Security


Pakistan: Missing soldiers 'found'




Peshawar/Wana/Tank, 31 August (AKI/DAWN) - About 100 Pakistan soldiers who were missing and feared captured by pro-Taliban militants in the tribal area of South Waziristan have been "found" according to the army.

Pakistan's military spokesperson told the AFP news agency that the soldiers had been found safe and that they will return to their camp on Friday morning.

The army said that soldiers had lost contact and were sheltering in a valley during a storm.

Reports on Thursday said that the pro-Taliban militants in the restive South Waziristan tribal area claimed to have seized over 100 security forces personnel after intercepting a military convoy.

Sources requesting anonymity told the Pakistani daily Dawn that the militants intercepted a the convoy in the Momi Karam area, some 40 kilometres north of South Waziristan's regional capital, Wana.

A spokesman claiming to speak for the local pro-Taliban militants told Dawn that more than 300 security personnel had been kidnapped. But official sources disputed the figure and said it was not more than 125.

These sources said the Taliban had also impounded 17 trucks which were carrying troops. Nine of the hostages were reported to be officers including a colonel, the sources said.

The incident comes a few days after the release of 19 paramilitary soldiers and an official by the pro-Taliban in South Waziristan. Their release was possible due to mediation by a jirga of local tribesmen.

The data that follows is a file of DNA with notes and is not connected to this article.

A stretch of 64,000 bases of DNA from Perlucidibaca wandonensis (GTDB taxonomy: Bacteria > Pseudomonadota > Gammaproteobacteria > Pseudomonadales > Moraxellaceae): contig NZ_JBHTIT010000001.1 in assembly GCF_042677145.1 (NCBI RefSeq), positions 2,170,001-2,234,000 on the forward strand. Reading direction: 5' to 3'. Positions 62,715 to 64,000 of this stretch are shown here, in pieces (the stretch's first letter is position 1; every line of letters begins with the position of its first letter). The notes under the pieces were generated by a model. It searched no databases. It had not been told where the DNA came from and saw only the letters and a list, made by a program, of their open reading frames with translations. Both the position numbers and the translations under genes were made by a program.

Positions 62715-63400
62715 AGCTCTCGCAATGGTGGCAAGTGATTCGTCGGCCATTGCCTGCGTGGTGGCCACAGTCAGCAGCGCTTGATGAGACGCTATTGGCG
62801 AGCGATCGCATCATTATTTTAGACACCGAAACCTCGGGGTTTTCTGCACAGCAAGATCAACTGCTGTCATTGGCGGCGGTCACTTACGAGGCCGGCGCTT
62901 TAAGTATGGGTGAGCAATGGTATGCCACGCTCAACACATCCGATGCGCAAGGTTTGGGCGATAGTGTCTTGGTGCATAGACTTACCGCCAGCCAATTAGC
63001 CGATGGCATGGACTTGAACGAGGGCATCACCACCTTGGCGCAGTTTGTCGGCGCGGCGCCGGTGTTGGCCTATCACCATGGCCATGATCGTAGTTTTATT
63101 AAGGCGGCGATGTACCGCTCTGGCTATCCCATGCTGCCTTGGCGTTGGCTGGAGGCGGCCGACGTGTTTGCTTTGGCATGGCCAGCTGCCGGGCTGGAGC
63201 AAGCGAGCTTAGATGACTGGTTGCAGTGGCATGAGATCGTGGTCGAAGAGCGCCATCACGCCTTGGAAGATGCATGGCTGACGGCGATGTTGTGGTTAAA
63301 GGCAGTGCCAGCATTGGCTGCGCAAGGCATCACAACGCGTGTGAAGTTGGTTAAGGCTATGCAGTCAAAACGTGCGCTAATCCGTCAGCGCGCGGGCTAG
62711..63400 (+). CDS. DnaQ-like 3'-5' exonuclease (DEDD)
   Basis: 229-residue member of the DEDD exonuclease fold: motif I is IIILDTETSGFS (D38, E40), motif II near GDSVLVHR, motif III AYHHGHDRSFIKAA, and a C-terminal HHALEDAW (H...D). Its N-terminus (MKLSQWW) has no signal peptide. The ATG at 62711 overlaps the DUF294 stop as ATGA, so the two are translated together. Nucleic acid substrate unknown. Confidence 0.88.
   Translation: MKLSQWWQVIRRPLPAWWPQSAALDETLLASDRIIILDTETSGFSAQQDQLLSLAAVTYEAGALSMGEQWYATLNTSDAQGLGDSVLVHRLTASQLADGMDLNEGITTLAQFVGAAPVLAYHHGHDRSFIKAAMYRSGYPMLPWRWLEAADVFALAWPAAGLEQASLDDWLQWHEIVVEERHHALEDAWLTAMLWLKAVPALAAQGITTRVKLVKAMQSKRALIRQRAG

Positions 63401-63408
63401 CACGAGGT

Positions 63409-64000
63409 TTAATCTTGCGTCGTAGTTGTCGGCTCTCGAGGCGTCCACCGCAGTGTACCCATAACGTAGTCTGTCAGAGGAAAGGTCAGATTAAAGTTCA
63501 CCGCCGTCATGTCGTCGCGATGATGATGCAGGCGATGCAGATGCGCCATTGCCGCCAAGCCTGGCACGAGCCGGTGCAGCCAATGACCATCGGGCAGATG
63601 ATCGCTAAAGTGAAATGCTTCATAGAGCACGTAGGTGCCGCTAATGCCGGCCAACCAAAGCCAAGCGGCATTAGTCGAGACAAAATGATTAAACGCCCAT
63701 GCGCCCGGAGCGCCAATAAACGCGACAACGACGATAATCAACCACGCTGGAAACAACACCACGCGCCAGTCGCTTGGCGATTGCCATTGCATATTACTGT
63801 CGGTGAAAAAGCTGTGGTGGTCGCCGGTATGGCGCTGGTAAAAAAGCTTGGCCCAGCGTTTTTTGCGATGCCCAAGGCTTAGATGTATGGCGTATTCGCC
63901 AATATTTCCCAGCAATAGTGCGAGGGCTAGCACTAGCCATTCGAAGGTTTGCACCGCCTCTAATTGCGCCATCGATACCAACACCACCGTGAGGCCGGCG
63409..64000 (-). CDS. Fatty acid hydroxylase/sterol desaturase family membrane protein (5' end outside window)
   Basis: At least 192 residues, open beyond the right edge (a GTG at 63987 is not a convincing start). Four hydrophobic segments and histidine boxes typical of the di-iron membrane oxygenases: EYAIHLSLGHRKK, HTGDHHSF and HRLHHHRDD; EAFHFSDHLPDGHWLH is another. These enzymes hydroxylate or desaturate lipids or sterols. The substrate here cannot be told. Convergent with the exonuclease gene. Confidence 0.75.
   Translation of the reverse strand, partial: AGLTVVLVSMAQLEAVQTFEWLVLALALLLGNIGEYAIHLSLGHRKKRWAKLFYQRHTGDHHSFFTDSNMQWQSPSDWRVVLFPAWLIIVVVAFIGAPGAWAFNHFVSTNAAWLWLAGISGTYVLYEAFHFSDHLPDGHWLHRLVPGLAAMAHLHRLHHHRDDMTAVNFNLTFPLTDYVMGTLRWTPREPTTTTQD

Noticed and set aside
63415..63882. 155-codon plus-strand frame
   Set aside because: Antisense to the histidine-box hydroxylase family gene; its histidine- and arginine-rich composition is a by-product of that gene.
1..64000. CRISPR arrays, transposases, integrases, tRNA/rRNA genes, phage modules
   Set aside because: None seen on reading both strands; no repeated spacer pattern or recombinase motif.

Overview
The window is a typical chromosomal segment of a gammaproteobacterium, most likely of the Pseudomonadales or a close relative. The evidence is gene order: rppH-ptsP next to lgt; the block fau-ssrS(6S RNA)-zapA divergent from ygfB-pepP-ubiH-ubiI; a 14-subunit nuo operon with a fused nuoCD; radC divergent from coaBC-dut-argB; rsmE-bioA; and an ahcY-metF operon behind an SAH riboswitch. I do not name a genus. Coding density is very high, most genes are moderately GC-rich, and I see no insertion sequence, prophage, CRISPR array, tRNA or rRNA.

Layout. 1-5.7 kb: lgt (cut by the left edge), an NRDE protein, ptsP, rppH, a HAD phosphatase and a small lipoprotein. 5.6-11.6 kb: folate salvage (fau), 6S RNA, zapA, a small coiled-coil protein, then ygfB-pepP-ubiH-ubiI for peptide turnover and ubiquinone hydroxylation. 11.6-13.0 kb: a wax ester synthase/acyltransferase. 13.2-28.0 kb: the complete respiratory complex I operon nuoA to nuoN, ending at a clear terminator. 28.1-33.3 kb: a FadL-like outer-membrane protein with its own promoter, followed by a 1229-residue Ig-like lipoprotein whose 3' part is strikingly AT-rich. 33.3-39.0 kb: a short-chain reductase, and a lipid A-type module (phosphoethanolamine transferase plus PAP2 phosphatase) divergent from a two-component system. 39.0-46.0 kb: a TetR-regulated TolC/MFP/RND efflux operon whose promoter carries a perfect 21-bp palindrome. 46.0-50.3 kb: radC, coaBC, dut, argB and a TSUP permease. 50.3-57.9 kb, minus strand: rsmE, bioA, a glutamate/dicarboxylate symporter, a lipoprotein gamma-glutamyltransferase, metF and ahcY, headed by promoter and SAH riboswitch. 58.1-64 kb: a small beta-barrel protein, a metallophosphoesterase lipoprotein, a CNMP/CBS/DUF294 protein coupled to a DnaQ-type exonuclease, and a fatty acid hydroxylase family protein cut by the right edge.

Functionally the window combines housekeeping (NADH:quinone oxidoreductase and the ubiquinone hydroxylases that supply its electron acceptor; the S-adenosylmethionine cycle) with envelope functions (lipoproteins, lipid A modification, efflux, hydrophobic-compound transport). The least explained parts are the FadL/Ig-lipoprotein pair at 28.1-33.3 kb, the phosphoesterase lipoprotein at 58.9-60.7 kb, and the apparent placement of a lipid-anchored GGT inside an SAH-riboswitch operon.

A member of the jirga and tribal parliamentarian Senator Saleh Shah told Dawn that he had been approached by the authorities to help secure the release of the new hostages. But Saleh Shah hastened to add that the whole incident seemed to be the result of some misunderstanding and hoped that the issue would be resolved soon.

A government official in Peshawar acknowledged that militants were holding more than 100 security personnel hostage but he insisted that the incident was the result of some misunderstanding.

“It should not have happened. Perhaps there should have been more caution on part of our forces, particularly when there was already suspicion amongst the Mehsud tribal militants about troops’ movement into their area,” the official said.

“Probably, the militants thought that the troops were trying to enter their area and took the action,” he said.

He put the total number of troops being held hostage at hundred plus but stated that the incident occurred following an argument between officers and some militants. “Not a single shot was fired,” he said.


 

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